Israeli Prime Minister Benjamin Netanyahu has arrived in America to give a speech to the U.S. Congress ahead of tightly contested Israeli elections. The speech, which is scheduled for Tuesday, will argue that President Obama’s proposed nuclear non-proliferation deal with Iran will not do enough to keep Israel safe. President Obama and his allies, meanwhile, have objected to the speech, which was organized by House Speaker John Boehner without the involvement of the White House. Read More
Senator Rand Paul (R-Ky.) won in yesterday’s straw poll at the Conservative Political Action Conference. More than 3,000 conference attendees voted in the poll: Senator Paul also won the straw poll in 2013 and 2014.
Wisconsin Governor Scott Walker came in second place this year, drawing 21.4% of the vote. Senator Ted Cruz (R-Texas) came in third place followed by neurosurgeon Ben Carson in fourth. The CPAC straw poll is not thought to reflect preferences of the broader GOP electorate. CPAC is a forum for potential candidates to convene and give speeches on key issues. This year, for the first time, CPAC organizers structured the conference so that the audience could ask questions of candidates.
Friday, the House failed to approve a bill that would provide three weeks of funding to the Department of Homeland Security. The DHS will be forced shutdown, although many employees will be required to still work. The bill failed with a vote of 224 to 203. This failure is a result of a disagreement over Obama’s executive action that sought legal stauts for millions of immigrants. The Senate has passed a bill that approves funding for the DHS for a year, but requires the House’s approval to become official. Read More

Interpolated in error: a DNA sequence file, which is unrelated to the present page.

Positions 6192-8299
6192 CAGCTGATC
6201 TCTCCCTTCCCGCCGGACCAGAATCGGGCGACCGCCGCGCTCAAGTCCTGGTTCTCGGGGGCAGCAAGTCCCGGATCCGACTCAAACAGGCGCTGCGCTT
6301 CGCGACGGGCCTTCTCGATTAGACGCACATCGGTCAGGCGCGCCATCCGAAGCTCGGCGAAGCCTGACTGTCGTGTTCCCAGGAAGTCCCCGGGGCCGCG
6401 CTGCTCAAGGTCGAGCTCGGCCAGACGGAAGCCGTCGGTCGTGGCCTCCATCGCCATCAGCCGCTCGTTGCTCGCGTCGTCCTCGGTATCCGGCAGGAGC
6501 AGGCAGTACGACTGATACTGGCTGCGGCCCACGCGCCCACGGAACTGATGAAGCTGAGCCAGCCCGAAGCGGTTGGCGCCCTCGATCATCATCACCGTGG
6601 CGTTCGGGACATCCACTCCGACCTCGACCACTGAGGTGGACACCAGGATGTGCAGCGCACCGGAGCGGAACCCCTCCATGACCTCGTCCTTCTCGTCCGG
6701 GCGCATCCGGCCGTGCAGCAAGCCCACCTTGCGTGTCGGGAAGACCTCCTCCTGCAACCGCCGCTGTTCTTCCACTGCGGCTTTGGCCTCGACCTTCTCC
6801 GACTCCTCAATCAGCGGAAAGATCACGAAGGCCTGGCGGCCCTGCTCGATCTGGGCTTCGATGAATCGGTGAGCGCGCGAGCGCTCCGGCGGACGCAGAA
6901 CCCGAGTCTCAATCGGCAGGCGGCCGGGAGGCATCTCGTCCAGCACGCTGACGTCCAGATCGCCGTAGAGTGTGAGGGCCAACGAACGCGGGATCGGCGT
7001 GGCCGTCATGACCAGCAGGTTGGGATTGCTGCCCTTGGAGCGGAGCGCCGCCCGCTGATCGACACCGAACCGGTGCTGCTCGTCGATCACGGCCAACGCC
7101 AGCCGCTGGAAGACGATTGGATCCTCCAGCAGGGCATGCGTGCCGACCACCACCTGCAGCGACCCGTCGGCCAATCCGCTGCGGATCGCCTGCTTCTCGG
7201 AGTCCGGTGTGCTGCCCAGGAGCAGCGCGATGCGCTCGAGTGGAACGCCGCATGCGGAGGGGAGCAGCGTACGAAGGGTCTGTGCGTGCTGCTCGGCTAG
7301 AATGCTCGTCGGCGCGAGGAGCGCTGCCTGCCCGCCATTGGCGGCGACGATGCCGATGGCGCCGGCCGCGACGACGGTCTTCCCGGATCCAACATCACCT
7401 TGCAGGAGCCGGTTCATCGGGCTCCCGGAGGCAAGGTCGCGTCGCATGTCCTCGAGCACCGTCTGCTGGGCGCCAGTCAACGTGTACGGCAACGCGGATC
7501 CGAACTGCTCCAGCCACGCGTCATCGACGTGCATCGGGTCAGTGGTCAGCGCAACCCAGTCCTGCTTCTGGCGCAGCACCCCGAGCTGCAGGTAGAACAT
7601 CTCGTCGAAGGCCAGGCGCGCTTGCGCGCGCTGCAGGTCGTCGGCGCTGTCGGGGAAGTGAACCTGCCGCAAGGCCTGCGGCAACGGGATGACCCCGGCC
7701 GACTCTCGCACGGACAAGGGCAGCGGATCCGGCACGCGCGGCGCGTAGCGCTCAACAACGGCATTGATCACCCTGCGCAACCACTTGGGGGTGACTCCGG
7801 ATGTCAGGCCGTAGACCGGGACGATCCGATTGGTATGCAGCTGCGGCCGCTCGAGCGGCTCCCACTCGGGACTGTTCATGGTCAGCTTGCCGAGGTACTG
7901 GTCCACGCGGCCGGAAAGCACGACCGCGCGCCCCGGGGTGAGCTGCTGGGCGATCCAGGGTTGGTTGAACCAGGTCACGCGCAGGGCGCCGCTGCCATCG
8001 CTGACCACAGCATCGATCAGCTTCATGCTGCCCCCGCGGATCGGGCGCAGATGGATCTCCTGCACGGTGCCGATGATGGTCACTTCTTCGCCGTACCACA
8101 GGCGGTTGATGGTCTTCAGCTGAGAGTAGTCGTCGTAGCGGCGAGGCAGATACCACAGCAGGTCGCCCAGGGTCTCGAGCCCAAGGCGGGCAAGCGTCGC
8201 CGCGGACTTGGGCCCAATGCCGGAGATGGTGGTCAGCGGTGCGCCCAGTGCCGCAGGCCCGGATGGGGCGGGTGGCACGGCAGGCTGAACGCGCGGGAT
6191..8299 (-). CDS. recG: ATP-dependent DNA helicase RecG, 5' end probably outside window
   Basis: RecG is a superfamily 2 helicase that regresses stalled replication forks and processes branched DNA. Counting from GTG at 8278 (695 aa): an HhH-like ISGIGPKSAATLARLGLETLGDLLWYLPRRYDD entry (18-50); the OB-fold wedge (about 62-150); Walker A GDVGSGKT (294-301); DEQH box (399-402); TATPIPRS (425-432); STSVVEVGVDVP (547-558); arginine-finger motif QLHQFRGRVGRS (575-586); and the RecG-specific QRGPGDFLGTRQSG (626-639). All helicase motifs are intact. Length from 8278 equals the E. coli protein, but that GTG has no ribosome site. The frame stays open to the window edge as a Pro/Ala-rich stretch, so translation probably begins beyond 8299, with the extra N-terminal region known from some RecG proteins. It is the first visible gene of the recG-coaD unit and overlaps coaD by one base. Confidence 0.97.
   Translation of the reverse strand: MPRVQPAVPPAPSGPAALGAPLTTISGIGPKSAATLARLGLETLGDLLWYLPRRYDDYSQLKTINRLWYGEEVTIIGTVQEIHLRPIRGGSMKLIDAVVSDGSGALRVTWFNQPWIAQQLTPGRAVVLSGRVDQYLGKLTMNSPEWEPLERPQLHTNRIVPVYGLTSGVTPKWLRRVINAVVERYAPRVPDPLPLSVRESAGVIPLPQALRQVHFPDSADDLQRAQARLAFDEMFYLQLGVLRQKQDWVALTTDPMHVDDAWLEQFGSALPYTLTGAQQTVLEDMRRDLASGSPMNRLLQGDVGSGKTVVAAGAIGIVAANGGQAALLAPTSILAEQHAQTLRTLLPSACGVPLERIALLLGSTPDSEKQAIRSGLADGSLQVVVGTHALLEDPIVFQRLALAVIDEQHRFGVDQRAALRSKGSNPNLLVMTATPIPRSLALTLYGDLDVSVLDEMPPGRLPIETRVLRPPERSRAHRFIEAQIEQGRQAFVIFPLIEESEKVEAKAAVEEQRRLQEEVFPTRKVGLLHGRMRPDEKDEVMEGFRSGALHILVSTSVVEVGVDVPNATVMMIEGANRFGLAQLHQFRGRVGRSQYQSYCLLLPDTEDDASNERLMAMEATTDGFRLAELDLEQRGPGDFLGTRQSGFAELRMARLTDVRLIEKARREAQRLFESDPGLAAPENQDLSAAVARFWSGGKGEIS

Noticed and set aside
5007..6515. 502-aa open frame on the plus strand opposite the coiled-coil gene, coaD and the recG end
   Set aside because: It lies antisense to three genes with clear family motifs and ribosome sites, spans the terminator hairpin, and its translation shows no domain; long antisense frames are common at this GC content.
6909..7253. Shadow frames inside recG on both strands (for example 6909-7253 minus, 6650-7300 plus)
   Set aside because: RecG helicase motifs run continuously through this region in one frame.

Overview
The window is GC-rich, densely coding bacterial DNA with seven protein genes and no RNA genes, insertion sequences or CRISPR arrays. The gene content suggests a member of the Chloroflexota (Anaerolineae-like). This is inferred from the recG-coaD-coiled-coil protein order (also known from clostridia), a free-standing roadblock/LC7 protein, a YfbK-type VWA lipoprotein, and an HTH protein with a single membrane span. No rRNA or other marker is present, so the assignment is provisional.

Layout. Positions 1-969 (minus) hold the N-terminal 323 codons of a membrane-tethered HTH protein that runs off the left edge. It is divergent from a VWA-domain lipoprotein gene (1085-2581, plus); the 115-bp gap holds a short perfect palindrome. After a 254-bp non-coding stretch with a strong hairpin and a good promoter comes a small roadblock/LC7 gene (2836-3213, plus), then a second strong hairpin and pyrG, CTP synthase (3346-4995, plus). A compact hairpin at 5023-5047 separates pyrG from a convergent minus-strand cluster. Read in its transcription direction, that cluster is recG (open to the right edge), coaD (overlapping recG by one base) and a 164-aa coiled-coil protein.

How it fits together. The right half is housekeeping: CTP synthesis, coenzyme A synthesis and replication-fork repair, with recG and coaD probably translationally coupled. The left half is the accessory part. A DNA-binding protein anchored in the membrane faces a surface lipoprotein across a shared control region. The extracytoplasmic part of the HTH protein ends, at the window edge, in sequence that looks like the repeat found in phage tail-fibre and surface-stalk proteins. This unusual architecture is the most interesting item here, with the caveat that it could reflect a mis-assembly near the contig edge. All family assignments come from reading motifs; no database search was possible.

The annual Conservative Political Action Conference (CPAC) began yesterday at the Gaylord National Resort in Washington D.C., featuring the Republican party’s most competitive contenders for the presidency in 2016. Wisconsin governor Scott Walker was a controversial stand-out, mentioning labor union protests in his state and calling on any future President to ensure that radical Islamists do not enter America. Walker said that if he could “take on 100,000 protestors, [he] can do the same around the world.” Chris Christie targeted Jeb Bush, calling him the selection of “the elites in Washington who make backroom deals.” He also made attacks on Walker for flip-flopping on issues. Other speakers included Ted Cruz, Sarah Palin, Carly Fiorina, Bobby Jindal, Ben Carson, and Mike Lee. Also discussed were plans to reform the U.S. on issues from health care to criminal justice. Read More
In a historic vote, the Federal Communications Commission (FCC) approved the implementation of new, stronger regulations on Internet speed and access. More commonly known as net neutrality, the rules will require Internet service providers to yield the same transmission speeds across all sites and entities, while preventing providers from arbitrarily blocking content. The Internet will also now be classified as a utility, like electricity and water. The changes will be published in the Federal Register sometime in the next few weeks, and will become effective 60 days after publication. The ruling will likely lead to lawsuits by opponents to challenge the regulations; AT&T, Comcast, and Verizon have all voiced their opposition.